When I’m not giving my all to help injured workers fight against a system that is stacked against them, I find great joy in coaching my eight year old son’s sports teams. In fact, I have coached so many seasons and different sports that most of the parents of my son’s friends have taken to calling me “Coach Davis.” I kind of like that name and figured it’d be a good reference point for my series of tips and commentaries for injured workers and attorneys.
In workers’ compensation cases, doctors are not focused on the way an injured workers’ job was actually performed. A doctor’s note stating the injured worker is at “full duty” might not be a true full duty release. Injured workers should make sure the doctor knows the full extent of how their jobs were actually performed, and is not relying on an incomplete job description or the doctor’s assumptions about how a certain job is done.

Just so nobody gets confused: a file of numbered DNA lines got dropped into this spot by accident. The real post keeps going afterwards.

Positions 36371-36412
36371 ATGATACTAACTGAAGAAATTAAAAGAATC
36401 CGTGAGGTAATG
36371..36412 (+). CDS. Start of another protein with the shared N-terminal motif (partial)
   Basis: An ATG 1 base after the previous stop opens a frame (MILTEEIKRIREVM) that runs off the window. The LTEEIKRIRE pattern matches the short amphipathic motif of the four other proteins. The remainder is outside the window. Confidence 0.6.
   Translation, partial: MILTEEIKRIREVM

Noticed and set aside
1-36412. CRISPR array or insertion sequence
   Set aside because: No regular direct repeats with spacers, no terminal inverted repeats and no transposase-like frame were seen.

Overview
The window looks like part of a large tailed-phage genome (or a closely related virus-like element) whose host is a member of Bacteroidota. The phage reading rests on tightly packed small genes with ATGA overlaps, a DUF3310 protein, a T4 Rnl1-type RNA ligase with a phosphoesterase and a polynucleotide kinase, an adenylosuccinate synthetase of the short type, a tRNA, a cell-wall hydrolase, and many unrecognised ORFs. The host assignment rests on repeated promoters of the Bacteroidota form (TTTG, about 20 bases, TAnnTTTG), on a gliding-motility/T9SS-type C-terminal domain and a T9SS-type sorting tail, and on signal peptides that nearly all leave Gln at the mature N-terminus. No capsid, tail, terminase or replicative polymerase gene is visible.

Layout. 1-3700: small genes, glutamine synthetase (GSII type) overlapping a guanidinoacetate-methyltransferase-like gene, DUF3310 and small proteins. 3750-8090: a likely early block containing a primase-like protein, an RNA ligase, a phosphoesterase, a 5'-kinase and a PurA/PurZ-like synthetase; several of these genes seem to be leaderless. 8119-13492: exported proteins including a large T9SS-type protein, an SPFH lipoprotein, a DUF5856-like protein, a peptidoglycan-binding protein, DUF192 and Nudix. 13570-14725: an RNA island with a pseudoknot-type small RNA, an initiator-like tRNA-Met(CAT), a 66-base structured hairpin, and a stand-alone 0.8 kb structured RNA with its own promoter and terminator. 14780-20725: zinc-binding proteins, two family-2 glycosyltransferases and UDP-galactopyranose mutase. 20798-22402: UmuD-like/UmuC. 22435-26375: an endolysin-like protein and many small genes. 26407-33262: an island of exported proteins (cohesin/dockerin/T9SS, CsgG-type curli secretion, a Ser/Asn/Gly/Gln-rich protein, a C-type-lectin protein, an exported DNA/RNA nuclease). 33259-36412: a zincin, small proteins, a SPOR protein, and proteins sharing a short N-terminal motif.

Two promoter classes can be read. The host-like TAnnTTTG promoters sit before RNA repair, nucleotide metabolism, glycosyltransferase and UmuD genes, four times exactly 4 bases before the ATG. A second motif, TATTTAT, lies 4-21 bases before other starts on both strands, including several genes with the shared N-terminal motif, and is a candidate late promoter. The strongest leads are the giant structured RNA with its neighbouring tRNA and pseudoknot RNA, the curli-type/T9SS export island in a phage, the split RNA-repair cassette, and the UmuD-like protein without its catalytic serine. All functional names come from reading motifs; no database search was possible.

Following a work accident, injured workers are predictably in need of prompt medical attention and income. This is typically a vulnerable time for injured workers, and it is unfortunately also a time that is filled with unreturned telephone calls from insurance companies, leaving the worker with many unanswered questions. In the event that the insurance company does call, they will likely ask for a recorded statement.
Injured workers often believe that their employer is appropriately handling and filing their workers’ compensation claims. So many times, an injured worker believes that their workers’ compensation rights are protected because they have received medical treatment or disability payments. However, mere payment of medical bills and disability payments do not establish an Award Order with the Virginia Workers’ Compensation Commission.
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